Doctor Who Revolution of the Daleks Header


WARNING: The following review contains SPOILERS for Series 12 of Doctor Who.

It’s been the better part of a year since we’ve had a new Doctor Who episode and two years to the day since I felt like writing a review of a new Doctor Who episode. While I haven’t been as hostile towards Chris Chibnall’s time as showrunner as some critics, I had a lot going on in the early part of 2020 (makes me something unique, I know) and most of Series 12 was more mundane than miss.

That was the damnable thing. I can work up the anger to rant about a truly awful Doctor Who episode but the better part of Series 12 after the impressive two-parter Spyfall was merely okay. It seemed like the entire season had The Doctor and fam running in place building up to something bigger and better.

That assessment was half-correct. A “bigger and better” thing called Revolution of the Daleks has come, but it has sod and all to do with Doctor Who Series 12.

As Revolution of the Daleks opens, it’s 2019 and the remains of the Dalek Scout from Resolution (the 2019 New Year’s Day special) have found their way into the possession of Mr. Big, I mean, Jack Robertson; the not-at-all-inspired-by-Donald-Trump evil American billionaire from Series 11’s Arachnids in the UK. Cut to today, when Jack Robertson has brokered a deal with the incoming Prime Minister to offer a solution to anarchy in the UK; advanced robotic drones armed with water cannons, gas dispensers and sonic devices that can be guaranteed to bust protester heads without worrying about little things like innocent lives.

Meanwhile, it’s been 10 months since Yaz, Graham and Ryan have seen The Doctor and they’re all handling the apparent abandonment differently. Yaz (Mandip Gill) is sleeping inside the spare TARDIS that brought them back to Earth after the events of The Timeless Children. Ryan (Tosin Cole) has been getting active in the community and keeping an eye out for weird goings on. And Graham… well, it’s never made clear just what Graham (Bradley Walsh) has been doing for the past 10 months, but he’s ready to pitch in when Ryan discovers that Jack Robertson is building Daleks. Luckily for the Fam, it’s at this point that The Doctor (Jodi Whitaker) returns, having just been broken out of Space Jail by Captain Jack Harkness (John Barrowman).

Revolution of the Daleks Captain Jack Harkness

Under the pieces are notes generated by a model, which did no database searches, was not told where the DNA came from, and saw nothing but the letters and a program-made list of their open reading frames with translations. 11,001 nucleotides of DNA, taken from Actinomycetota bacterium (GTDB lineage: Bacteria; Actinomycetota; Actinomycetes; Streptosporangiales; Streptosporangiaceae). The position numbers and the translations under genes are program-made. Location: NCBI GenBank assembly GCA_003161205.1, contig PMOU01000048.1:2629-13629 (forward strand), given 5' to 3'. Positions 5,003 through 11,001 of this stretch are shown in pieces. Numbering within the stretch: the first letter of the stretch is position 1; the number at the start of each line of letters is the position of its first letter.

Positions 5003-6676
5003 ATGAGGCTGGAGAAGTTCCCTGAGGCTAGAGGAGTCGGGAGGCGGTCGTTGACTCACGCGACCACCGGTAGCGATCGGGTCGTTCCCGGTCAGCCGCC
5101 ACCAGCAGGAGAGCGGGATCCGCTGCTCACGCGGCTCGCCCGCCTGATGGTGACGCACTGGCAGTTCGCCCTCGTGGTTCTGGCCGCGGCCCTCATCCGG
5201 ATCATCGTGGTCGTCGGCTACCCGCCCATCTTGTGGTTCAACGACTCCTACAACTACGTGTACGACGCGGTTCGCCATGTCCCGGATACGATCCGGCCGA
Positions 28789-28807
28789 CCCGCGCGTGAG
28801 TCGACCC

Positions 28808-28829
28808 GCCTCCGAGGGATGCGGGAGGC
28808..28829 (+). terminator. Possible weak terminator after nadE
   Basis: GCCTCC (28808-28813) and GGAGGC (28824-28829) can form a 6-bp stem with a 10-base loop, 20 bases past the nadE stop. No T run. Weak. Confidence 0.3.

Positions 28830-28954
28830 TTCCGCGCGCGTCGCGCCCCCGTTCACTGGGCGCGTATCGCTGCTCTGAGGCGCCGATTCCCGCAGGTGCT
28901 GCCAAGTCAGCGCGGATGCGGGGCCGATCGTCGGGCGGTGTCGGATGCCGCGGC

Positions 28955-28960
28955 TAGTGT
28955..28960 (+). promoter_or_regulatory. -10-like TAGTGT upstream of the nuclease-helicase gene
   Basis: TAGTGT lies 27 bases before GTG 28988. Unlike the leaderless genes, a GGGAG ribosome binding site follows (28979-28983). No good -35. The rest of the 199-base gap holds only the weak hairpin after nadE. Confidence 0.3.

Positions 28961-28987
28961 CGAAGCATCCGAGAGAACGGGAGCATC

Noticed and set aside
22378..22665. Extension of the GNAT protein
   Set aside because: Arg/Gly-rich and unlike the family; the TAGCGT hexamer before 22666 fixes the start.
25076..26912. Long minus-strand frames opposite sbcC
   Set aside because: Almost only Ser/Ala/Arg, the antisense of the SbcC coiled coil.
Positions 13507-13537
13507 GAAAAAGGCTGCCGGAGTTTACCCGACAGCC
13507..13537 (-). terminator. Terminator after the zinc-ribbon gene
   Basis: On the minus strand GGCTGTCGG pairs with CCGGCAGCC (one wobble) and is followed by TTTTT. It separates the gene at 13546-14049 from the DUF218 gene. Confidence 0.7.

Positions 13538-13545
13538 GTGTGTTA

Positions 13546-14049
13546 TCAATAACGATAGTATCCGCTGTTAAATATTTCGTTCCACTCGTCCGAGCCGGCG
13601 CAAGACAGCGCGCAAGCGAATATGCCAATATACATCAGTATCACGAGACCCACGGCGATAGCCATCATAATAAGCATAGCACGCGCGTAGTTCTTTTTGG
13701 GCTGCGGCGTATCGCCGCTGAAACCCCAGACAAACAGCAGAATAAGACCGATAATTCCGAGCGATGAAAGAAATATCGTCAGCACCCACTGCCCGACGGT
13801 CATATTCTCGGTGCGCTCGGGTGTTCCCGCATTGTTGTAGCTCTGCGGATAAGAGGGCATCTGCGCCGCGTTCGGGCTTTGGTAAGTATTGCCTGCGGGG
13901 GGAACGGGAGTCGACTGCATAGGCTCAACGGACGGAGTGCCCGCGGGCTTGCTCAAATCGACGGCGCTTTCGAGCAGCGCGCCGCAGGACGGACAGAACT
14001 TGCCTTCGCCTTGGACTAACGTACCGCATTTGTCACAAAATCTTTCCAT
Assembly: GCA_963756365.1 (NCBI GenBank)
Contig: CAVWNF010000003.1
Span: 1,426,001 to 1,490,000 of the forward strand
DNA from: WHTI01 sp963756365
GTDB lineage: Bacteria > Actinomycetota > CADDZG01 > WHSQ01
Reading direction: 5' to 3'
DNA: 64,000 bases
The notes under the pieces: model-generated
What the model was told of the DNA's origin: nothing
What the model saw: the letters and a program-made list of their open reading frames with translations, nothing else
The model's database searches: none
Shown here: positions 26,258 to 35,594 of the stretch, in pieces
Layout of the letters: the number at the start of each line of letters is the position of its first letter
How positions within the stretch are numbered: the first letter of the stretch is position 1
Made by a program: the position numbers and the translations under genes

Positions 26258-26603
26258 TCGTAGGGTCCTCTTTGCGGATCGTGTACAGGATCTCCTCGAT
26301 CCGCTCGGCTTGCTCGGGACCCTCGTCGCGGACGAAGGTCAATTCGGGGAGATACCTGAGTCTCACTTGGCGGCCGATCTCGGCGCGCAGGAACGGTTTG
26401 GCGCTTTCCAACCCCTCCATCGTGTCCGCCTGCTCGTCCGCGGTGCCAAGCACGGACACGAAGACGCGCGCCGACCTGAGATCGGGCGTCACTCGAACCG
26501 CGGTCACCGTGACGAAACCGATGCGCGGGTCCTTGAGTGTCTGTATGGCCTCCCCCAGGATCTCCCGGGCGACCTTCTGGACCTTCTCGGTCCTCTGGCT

One might be forgiven for thinking that Chris Chibnall decided to go for total fan service in this outing. It would certainly be understandable given the reaction to The Timeless Children and everything that happened in it. (The short version is the Time Lords are dead, again, and either everything The Doctor thought she knew about her past is a lie or the Master is pulling the ultimate gas-lighting.) It would certainly explain why virtually everything that happened in Series 12 is largely ignored, why The Doctor was Deus Ex Machinaed out of space prison in record time, why Captain Jack has returned, and why The Doctor is facing a new breed of Daleks.

The damnable thing is most of this works, despite it being obvious fan bait. John Barrowman is as charming as ever and there are already rumblings about a Torchwood revival. The Daleks, ever reliable workhorses of The Doctor’s rogues gallery, have always been at their best as parallels for real-world fascists, and while the image of Dalek drones hovering outside 10 Downing Street alongside ideologues talking about a new age of security isn’t exactly subtle commentary… well, since when has anyone ever accused Doctor Who of being subtle?


Unfortunately, it’s not quite enough to power through all the episode’s flaws. Chief among these is that Jack Robertson remains as aggravating as ever and he once again evades punishment for his crimes. While this is realistic, it also leaves you hoping that Chibnall and The Doctor are setting him up for a major fall further down the line. It’s the only thing that makes his presence tolerable, given that The Doctor has done a lot worse to villains for much less in previous stories. (Abandoning a dark-skinned Master to the Nazis last year comes to mind.)

It also must be said that as awesome as Revolution of the Daleks is a story title, it’s also largely meaningless and there’s no revolution beyond the last of the new Daleks insisting that they are a survivor, not a mutant, when the Daleks SS show up to cleanse the planet of impurities. Because the only thing Daleks hate more than non-Daleks are non-Daleks pretending to be Daleks.

That being said, Revolution of the Daleks does a better job than any Doctor Who story in recent memory to slow the action down to deliver two fantastic character moments. In the first, Captain Jack talks to Yaz about her feelings of being abandoned by The Doctor – a sentiment he can relate to – and confirms that the pain of ending your time on the TARDIS is more than offset by the joy of having traveled with The Doctor in the first place. In the second scene, Ryan and The Doctor discuss their time apart, with The Doctor confessing that with one thing and another she’s not really sure who she is anymore, mirroring Ryan’s own crisis of identity and desire to figure out what to do with his life.


Despite some shaky moments, Revolution of the Daleks is a welcome return to form for Doctor Who after a largely lackluster series. It remains to be seen if this quality will be maintained in the coming season or if anything involving recent developments on Gallifrey will be referenced in Season 13. All I can say is this; I’m actually looking forward to the new season, and that’s something I couldn’t say for certain in 2020.

rating 4

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